Plan to ringfence banks will leave us all in the dark

 
Jamie Whyte
THE government has announced it will implement the recommendations of the Independent Commission on Banking (ICB). The two headline proposals are to “ring fence” the retail banking parts of universal banks from their supposedly riskier investment banking parts, and to roughly double banks’ regulatory minimum equity ratios.

Many bankers are complaining. They claim the ICB has gone too far, that the proposed new minimum equity ratios are unnecessarily high. Who is right? Are the current equity ratios really half what they should be? Or, more generally, just how much equity should a bank hold as a portion of its assets?

In principle, the question is easily answered. Because dividends are paid from post-tax profits but interest is a pre-tax expense, a company can reduce its overall cost of capital by raising a portion of it from debt rather than equity. But it is rarely wise to raise all of it from debt because the lower the equity ratio, the higher the risk to creditors and the greater the risk-premium they charge. At some point, the cost of lowering the equity ratio exceeds the benefit. When that point is reached, the equity ratio is just right.

Alas, government guarantees to bank creditors have rendered this simple way of answering our question obsolete. When bank creditors’ losses will be covered by money extracted from taxpayers, the creditors charge no risk premium and banks can profitably increase their leverage without limit.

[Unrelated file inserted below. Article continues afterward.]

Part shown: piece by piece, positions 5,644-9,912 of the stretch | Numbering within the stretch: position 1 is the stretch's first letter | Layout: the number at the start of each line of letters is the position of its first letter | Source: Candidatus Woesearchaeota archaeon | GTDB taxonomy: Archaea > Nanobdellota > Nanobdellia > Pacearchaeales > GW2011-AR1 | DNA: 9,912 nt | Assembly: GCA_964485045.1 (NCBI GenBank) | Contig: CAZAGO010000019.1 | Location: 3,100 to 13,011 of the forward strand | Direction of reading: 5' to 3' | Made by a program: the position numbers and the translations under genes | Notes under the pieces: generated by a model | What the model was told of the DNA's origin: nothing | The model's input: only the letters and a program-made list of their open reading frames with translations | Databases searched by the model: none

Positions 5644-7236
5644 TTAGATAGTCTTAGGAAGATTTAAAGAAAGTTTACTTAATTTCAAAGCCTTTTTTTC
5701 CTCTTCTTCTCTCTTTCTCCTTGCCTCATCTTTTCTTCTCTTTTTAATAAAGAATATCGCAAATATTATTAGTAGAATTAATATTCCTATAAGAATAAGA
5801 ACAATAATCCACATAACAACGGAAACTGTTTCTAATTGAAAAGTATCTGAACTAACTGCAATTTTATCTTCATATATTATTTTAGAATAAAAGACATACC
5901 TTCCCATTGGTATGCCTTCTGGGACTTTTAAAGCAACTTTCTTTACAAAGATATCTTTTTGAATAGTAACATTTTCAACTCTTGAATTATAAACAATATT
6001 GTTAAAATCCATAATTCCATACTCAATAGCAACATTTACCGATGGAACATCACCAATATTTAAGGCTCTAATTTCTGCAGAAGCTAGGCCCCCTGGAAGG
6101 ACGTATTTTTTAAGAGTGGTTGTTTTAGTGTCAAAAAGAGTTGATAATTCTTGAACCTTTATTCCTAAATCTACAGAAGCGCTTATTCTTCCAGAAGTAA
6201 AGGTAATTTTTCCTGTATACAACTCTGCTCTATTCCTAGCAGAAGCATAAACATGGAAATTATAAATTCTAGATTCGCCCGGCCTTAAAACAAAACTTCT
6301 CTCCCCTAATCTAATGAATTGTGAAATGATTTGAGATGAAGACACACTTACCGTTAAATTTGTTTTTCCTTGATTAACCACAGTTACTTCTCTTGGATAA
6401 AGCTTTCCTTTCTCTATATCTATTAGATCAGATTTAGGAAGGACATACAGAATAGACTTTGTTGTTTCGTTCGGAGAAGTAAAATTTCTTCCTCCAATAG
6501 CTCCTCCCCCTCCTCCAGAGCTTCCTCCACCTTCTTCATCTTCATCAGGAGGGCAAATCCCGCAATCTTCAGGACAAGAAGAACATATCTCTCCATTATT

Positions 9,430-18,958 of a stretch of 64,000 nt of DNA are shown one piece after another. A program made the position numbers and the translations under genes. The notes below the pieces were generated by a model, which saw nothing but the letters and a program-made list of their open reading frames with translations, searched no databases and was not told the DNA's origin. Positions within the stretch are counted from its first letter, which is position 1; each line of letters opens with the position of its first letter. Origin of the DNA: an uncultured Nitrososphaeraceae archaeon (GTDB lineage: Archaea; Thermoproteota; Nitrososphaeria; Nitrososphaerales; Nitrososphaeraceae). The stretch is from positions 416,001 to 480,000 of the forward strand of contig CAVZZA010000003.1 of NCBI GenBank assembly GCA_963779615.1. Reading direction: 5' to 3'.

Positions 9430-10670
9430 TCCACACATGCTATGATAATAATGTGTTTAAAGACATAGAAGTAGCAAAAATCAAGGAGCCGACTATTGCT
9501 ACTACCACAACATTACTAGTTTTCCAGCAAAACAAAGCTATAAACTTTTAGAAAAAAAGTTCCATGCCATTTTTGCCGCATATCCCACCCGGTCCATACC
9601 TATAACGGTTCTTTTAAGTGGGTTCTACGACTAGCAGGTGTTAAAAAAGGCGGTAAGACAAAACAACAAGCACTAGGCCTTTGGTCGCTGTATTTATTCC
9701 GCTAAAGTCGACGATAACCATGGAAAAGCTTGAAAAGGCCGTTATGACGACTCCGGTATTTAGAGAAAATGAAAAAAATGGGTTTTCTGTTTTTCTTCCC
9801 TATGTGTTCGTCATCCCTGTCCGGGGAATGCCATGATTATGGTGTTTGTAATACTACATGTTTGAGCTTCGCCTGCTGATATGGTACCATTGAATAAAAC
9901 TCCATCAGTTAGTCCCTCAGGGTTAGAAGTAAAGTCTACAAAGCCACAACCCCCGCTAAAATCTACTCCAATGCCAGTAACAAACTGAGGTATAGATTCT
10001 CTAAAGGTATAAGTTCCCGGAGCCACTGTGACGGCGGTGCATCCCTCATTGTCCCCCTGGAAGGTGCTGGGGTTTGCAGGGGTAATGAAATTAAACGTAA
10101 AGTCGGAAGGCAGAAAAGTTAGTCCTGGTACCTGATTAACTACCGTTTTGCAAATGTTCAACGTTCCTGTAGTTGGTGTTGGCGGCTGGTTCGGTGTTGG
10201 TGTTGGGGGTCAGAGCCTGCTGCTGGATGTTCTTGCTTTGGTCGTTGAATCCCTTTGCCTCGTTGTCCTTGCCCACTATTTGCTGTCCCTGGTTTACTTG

The ICB seeks to perpetuate this market distortion. By “ring fencing” the retail banking parts of universal banks, it removes any doubt that their creditors enjoy a government guarantee, and any commercial incentive for limiting the banks’ leverage. Hence the need for a regulated minimum equity ratio.

But the ICB’s new minimum, like the lower one it replaces, must have been plucked out of thin air. The ICB cannot know if its new minimum ratio will make banks too safe or leave them too risky. The reason is not peculiar to banking; such ignorance is an inevitable consequence of replacing prices with commands.

All product features come at a cost. Should leather upholstery be added to some basic model of car? It should if consumers value leather seats more than they cost to provide. But if the government subsidises upholstery, so that consumers cannot accurately signal how much they value the various options, the decision must be made arbitrarily.

The equity ratio of a bank is a product feature for investors. The best ratio depends on the cost of providing it and on how much creditors value it, which can be seen in the prices they are willing to pay. Subsidise bank debt with government guarantees, however, and this information is lost. We no longer get a range of bank equity ratios reflecting the variety of risk-return trade-offs to be found in the population. We get a single ratio arbitrarily set by central planners. It would be a miracle if the ratio they impose were right for even a single bank for a single month.

The ICB is like someone who smashes the lights and then starts ordering people around on the ground that, otherwise, they will bump into each other. It seems to have forgotten that, when you put everyone in the dark, that includes yourself.

Jamie Whyte is a senior fellow of the Cobden Centre.